A new study indicates social determinants of health (SDoH) are associated with an increase in Medicare per beneficiary spending in certain geographic variations.
SDoH play a key role in geographic variation in Medicare per beneficiary spending in the U.S., according to a study published by JAMA Network Open.
The findings indicate that Medicare spending increased in the geographic areas where people struggled with more SDoH. Addressing SDoH could reduce health care spending as well as improve quality of care, according to researchers from the division of health policy and economics, department of population health sciences, Weill Cornell Medical College.
For the study, which examined 3,038 counties across the U.S., researchers analyzed the Medicare spending and patient demographics of Medicare fee-for-service patients from the Centers for Medicare & Medicaid Services (CMS) geographic variation public use file for 2017, as well as SDoH data from the American Community Survey and the Robert Wood Johnson Foundation County Health Rankings.
The study assessed 13 SDoH measures. Five of the measures were related to socioeconomic SDoH, including median household income, percentage of residents uninsured, unemployment rate, percentage of residents without a high school degree, and food environment index. Four additional measures examined race/ethnicity using the percentages of residents who are Hispanic, non-Hispanic Black, non-Hispanic and of another race category, and not a U.S. citizen. One measure evaluated social relationships by examining the number of membership associations per 1000 population. The final three measures fell into residential and community context, including the percentages of households with severe housing problems, the percentage of residents with access to exercise opportunities, and the percentage of housing units in rural areas.
The study also measured county-level clinical risk based on CMS hierarchical condition category (HCC) scores as well as counties’ supply of health care resources, such as physicians and specialists, hospital beds, and ambulatory care centers.
Researchers found SDoH to impact Medicare spending in multiple ways. Indirectly, SDoH are commonly associated with chronic illnesses such as diabetes, heart conditions, and cancers and, therefore, increased spending. However, SDoH such as socioeconomic disadvantage can directly impact spending as it’s a direct barrier to patients’ ability to access or afford care, causing less effective treatment and higher cost.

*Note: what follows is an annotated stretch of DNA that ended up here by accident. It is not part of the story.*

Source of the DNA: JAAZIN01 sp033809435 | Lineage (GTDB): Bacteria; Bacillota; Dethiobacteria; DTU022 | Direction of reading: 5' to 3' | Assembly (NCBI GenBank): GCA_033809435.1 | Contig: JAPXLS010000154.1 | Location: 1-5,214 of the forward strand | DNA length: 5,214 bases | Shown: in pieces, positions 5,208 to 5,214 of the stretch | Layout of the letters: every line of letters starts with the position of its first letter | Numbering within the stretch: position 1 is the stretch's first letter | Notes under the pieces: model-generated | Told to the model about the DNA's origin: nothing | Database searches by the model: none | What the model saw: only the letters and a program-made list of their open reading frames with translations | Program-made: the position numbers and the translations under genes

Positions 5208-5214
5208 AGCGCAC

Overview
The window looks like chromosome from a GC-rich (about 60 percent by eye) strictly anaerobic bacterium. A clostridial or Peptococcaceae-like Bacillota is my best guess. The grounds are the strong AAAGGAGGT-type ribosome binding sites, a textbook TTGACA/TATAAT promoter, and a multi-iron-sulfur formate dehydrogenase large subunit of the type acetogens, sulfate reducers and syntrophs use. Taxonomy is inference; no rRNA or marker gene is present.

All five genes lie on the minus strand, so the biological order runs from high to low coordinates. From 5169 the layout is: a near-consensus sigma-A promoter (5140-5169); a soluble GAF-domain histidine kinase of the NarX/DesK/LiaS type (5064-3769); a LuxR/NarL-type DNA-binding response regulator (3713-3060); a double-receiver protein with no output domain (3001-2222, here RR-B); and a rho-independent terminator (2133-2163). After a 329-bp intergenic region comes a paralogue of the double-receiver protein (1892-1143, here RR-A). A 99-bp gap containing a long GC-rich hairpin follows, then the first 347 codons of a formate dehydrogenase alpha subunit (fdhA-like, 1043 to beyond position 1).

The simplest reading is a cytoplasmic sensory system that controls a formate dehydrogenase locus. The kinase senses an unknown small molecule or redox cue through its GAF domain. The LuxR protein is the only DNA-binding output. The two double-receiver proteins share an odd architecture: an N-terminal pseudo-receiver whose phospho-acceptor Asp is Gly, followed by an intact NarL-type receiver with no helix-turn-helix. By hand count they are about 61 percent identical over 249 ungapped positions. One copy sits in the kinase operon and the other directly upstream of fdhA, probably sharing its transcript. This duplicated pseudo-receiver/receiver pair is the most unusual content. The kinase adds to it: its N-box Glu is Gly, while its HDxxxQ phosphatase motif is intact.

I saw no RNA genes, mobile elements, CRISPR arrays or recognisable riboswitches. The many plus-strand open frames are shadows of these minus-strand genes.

Spending for the 33,495,776 Medicare FFS beneficiaries included in the study ranged from $4,447 to $16,570. The counties with the highest spending, which researchers labeled as quintile five counties, had higher CMS-HCC scores, fewer primary care physicians, lower household income, higher uninsured and unemployment rates, and a lower food environment index. Quintile five counties also had more residents who identified as part of a racial/ethnic minority group, were not U.S. citizens, had fewer membership associations, and had more severe housing problems.
According to the study, SDoH were directly associated with 5.8 percent of geographic variation in Medicare spending between the highest and lowest spending counties. When including the indirect associations between SDoH and Medicare spending through clinical risk and supply of health care resources, the number increased to 37.7 percent.
“Our results suggest that failure to address SDoH may indicate missed opportunities for reducing geographic variation in spending and for reducing health disparities in regions with disadvantaged social conditions,” wrote study authors, calling for greater investments in areas such as job training, healthy food access, and neighborhood exercise infrastructure to improve SDoH and contribute to downstream reduction of health care spending.